Figure 19.7 The Potential Use of Embryonic Stem Cells in Medicine (Part 1)
Figure 19.7 The Potential Use of Embryonic Stem Cells in Medicine (Part 2)
19.2 Is Cell Differentiation Irreversible? There is a potential to use human embryonic stem cells in medical applications. Human embryos are produced by in vitro fertilization, and only a few are implanted into the mother’s uterus.
19.2 Is Cell Differentiation Irreversible? Tissues from embryonic stem cells could be rejected by recipients because T cells would recognize them as nonself. Therapeutic cloning would involve nuclear transplantation and stem cell implantation combined. Stem cells would be derived from an embryo after being implanted with the patient’s own nuclei.
19.3 What Is the Role of Gene Expression in Cell Differentiation? Major controls of gene expression in differentiation are transcriptional controls. While all cells in an organism have the same DNA, it can be demonstrated with nucleic acid hybridization that differentiated cells have different mRNAs.
19.3 What Is the Role of Gene Expression in Cell Differentiation? Myoblasts are undifferentiated precursors to muscle cells. Expression of a gene called MyoD produces a transcription factor MyoD. MyoD binds to promoters of muscle- determining genes and acts as its own promoter to keep levels high.
19.3 What Is the Role of Gene Expression in Cell Differentiation? If MyoD is transfected into other cell precursors, they also become muscle cells. Genes such as MyoD that encode for transcription factors fundamental to development are called developmental genes.
19.3 What Is the Role of Gene Expression in Cell Differentiation? Determination and differentiation are carried out by complex interactions between many genes and their products. Researchers using the sea urchin estimate that 1/3 of the eukaryotic genome is used only during development.
19.4 How Is Cell Fate Determined? Transcriptional controls that lead to differentiation are stimulated by chemical signals. Two mechanisms to produce the signals: Cytoplasmic segregation Induction
19.4 How Is Cell Fate Determined? Cytoplasmic segregation: Some patterns of gene expression are under cytoplasmic control. Polarity: having a “top” and a “bottom.” It can develop even in the zygote: the animal pole is the top, the vegetal pole is the bottom. Yolk and other factors can be distributed asymmetrically.
19.4 How Is Cell Fate Determined? Polarity was demonstrated using sea urchin embryos. If an 8-cell embryo is cut vertically, it develops into two small larvae. If the 8-cell embryo is cut horizontally, the bottom develops into a larva, the top remains embryonic.
Figure 19.9 Asymmetry in the Early Sea Urchin Embryo (Part 1)
Figure 19.9 Asymmetry in the Early Sea Urchin Embryo (Part 2)
19.4 How Is Cell Fate Determined? Cytoplasmic determinants are distributed unequally in the egg cytoplasm. These materials play a role in development of many animals.
Figure 19.10 The Principle of Cytoplasmic Segregation
19.4 How Is Cell Fate Determined? The cytoskeleton contributes to distribution of cytoplasmic determinants. Microtubules and microfilaments have polarity, and cytoskeletal elements can bind certain proteins. In sea urchin eggs, a protein binds to the growing end (+) of a microfilament and to an mRNA encoding a cytoplasmic determinant.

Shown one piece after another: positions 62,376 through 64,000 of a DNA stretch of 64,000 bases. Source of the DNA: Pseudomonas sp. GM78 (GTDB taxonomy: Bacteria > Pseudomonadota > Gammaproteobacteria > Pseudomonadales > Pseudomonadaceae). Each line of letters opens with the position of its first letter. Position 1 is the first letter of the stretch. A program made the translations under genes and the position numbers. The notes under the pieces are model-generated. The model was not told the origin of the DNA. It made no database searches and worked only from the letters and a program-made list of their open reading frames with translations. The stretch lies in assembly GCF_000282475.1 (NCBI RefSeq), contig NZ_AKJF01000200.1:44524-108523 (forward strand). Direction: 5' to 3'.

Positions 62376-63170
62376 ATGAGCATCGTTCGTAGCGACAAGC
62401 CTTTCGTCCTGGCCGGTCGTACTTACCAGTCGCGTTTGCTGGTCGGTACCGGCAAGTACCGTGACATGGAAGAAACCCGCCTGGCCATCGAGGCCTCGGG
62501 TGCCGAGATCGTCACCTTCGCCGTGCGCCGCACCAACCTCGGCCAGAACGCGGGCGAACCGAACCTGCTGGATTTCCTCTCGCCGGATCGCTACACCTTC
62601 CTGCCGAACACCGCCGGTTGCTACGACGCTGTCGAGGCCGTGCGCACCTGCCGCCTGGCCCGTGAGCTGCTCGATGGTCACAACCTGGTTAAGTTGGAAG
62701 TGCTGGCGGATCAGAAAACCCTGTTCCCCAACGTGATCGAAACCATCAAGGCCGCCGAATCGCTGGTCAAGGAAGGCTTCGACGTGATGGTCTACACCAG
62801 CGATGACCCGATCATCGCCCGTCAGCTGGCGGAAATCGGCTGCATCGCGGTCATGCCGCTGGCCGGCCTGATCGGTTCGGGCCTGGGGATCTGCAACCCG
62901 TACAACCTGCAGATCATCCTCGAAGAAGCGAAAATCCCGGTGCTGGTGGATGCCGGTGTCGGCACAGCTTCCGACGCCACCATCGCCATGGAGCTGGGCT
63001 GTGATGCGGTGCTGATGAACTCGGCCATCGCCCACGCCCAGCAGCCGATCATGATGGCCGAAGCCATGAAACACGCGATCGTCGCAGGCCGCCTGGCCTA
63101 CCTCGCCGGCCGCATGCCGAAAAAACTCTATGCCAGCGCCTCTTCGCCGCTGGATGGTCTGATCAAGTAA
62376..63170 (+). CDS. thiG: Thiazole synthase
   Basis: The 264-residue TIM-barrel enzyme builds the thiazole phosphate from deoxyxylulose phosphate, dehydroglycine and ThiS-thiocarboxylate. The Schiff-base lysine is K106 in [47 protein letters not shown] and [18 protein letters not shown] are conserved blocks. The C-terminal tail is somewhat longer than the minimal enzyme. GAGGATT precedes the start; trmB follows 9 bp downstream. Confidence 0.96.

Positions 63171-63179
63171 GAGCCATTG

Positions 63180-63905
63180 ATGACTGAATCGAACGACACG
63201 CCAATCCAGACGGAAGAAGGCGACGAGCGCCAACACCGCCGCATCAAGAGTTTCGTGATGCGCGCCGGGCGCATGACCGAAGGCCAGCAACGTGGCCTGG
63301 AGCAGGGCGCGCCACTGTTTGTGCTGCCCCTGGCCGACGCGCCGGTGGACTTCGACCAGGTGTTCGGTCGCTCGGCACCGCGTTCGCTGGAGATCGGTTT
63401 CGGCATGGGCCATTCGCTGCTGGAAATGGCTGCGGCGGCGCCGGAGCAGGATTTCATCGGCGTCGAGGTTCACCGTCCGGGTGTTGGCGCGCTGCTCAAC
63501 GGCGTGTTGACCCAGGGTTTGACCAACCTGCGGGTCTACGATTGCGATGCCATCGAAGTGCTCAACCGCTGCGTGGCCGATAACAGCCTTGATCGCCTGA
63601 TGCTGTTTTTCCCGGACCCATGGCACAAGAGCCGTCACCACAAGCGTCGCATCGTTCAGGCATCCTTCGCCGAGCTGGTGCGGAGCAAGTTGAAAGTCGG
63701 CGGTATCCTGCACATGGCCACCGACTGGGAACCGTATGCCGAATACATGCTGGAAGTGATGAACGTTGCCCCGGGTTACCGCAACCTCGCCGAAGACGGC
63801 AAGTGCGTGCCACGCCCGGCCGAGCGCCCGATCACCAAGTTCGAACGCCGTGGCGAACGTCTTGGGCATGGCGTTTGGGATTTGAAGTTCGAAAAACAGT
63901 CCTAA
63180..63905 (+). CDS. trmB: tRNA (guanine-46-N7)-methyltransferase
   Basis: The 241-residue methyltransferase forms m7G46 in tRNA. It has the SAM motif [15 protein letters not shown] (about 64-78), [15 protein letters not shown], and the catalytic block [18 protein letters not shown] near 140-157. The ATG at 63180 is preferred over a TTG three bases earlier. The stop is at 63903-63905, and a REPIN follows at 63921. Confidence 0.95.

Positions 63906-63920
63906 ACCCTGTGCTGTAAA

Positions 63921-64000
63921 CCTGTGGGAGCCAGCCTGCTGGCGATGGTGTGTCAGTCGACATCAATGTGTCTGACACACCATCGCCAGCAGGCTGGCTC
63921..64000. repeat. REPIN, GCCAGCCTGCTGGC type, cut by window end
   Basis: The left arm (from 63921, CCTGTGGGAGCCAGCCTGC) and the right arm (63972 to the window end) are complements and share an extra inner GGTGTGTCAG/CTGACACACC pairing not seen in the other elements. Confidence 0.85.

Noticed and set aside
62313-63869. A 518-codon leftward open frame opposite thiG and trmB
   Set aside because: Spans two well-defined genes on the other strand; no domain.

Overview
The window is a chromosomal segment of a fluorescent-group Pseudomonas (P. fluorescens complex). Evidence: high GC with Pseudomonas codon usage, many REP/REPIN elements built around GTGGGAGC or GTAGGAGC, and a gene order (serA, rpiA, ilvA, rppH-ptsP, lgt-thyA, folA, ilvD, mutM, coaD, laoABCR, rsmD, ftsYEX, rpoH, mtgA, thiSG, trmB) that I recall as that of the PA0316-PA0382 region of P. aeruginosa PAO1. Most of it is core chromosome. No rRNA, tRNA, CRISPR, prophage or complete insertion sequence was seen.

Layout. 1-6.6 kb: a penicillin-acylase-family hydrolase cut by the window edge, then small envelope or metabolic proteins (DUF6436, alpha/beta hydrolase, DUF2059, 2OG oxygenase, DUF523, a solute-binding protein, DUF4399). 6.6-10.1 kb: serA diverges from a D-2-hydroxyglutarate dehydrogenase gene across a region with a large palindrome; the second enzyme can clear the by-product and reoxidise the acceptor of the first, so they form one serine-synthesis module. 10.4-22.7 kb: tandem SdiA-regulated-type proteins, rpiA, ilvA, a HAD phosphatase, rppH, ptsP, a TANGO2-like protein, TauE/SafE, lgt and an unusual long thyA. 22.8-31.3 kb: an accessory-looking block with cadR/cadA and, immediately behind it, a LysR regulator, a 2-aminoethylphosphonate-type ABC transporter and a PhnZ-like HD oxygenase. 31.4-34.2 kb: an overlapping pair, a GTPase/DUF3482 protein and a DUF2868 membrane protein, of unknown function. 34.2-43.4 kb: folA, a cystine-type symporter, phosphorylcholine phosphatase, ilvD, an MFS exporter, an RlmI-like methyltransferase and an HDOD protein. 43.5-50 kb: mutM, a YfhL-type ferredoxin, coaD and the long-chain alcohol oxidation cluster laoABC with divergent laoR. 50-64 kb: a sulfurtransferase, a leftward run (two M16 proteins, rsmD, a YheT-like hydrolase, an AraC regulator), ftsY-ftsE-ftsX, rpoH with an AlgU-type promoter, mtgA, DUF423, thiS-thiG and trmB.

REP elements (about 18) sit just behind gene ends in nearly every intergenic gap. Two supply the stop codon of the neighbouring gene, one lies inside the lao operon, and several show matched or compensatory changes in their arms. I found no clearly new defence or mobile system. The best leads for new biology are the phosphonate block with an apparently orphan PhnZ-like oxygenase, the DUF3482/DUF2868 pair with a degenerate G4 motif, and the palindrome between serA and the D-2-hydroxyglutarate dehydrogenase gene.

19.4 How Is Cell Fate Determined? As microfilament grows toward one end of the cell, it pulls the mRNA along. The unequal distribution of mRNA results in unequal distribution of the protein it encodes.
19.4 How Is Cell Fate Determined? Induction: Fates of particular cells and tissues are sometimes determined by interactions with other tissues. Mediated by chemical signals and signal transduction pathways.
19.4 How Is Cell Fate Determined? Development of the lens in the vertebrate eye: The forebrain bulges out to form optic vesicles, which come in contact with cells at the surface of the head. These surface cells ultimately become the lens. The optic vesicle must contact the surface cells, or the lens won’t develop.
19.4 How Is Cell Fate Determined? The surface cells receive a signal, or inducer, from the optic vesicles. The developing lens also induces surface cells covering it to develop into the cornea.
Figure 19.11 Embryonic Inducers in the Vertebrate Eye
19.4 How Is Cell Fate Determined? Vulval development in Caenorhabditis elegans: Adult C. elegans has 959 somatic cells; the source of each cell has been determined. Adults are hermaphroditic; eggs are laid through a ventral pore called the vulva.
Figure 19.12 Induction during Vulval Development in Caenorhabditis elegans (A)
19.4 How Is Cell Fate Determined? During development, a single cell, the anchor cell, induces the vulva to form. If the anchor cell is destroyed, the vulva does not form. Anchor cell controls fate of six cells on the ventral surface by two signals—the primary and secondary inducers.
Figure 19.12 Induction during Vulval Development in Caenorhabditis elegans (B)
19.4 How Is Cell Fate Determined? Anchor cell produces primary inducer— cells that receive it become vulval precursor cells. Other cells become epidermis. Cell closest to anchor cell becomes the primary vulval precursor—produces the secondary inducer. The inducers control activation or inactivation of genes through signal transduction cascades.
19.4 How Is Cell Fate Determined? Much of development is controlled by such molecular switches, that allow a cell to follow one of two alternative tracks. Primary inducer released by the anchor cell is homologous to a human growth factor called EGF (epidermal growth factor).
19.5 How Does Gene Expression Determine Pattern Formation? Pattern formation: the process that results in the spatial organization of tissues. Linked with morphogenesis. Programmed cell death—apoptosis—is also important.
19.5 How Does Gene Expression Determine Pattern Formation? Apoptosis can “sculpt” organs such as the hands during development. Connective tissue links fingers in early human embryo. The connective cells die later, freeing the fingers.